Clearwire recently has said it will essentially not build a national Long Term Evolution network, but rather focus on a smaller number of U.S. markets where it believes spectrum capacity will be most constrained, positioning Clearwire as a supplier of wholesale capacity to other LTE carriers in those markets.
“We have decided to adjust our LTE rollout to now target 2,000 sites on-air by the end of June 2013, while keeping content the longer-term goal of expanding our LTE network to up to 8,000 sites,” Clearwire CEO Erik Prusch says.
Image courtesy of Shutterstock.
Some might note that Clearwire’s existing understanding with Sprint was a 5,000-site LTE footprint by June 2013.
So there might be other considerations--beyond focusing on perhaps 100 U.S. markets where LTE spectrum needs are expected to be greatest.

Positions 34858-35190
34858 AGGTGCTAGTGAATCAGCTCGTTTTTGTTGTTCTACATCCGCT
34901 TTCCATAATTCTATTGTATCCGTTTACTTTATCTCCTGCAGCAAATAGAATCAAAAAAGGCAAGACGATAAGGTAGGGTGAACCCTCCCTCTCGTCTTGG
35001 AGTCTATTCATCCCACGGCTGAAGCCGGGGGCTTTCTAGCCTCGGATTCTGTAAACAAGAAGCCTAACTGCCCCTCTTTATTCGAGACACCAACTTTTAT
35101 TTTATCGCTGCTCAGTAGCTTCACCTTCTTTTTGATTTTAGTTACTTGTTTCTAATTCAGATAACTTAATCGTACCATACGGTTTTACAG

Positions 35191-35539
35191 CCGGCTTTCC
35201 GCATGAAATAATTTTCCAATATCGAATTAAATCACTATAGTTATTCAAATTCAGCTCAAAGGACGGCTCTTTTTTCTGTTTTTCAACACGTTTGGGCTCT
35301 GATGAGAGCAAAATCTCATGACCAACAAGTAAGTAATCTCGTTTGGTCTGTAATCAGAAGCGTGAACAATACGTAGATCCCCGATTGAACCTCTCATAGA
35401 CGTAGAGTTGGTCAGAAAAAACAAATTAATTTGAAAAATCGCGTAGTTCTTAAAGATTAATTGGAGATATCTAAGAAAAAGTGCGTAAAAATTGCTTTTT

Prusch also now says Clearwire will reduce its construction timetable “based on our determination of when Sprint expects to start utilizing Clearwire's LTE capacity.”
And Clearwire seems to imply that it is not so sure how much capacity Sprint will buy, or when.
“We already have sites fully commissioned with LTE awaiting connection to Sprint's core and expect the build activity to ramp in the fourth quarter to end the year with approximately 800 LTE commissioned sites,” said Prusch.
“We want to make certain that we're building this LTE network in conjunction or in alignment at the relative same time that Sprint is introducing devices capable of using it,” said Prusch.
Apparently, the reduction in sites does not so much represent a reduction in market coverage so much as coverage within the targeted markets, according to John Saw, Clearwire CTO.
But some think revenue issues are the real problem. In that view, Clearwire’s retail and wholesale businesses are not spinning off enough revenue for Clearwire to risk higher capital investment at the moment.
Edited by Rich Steeves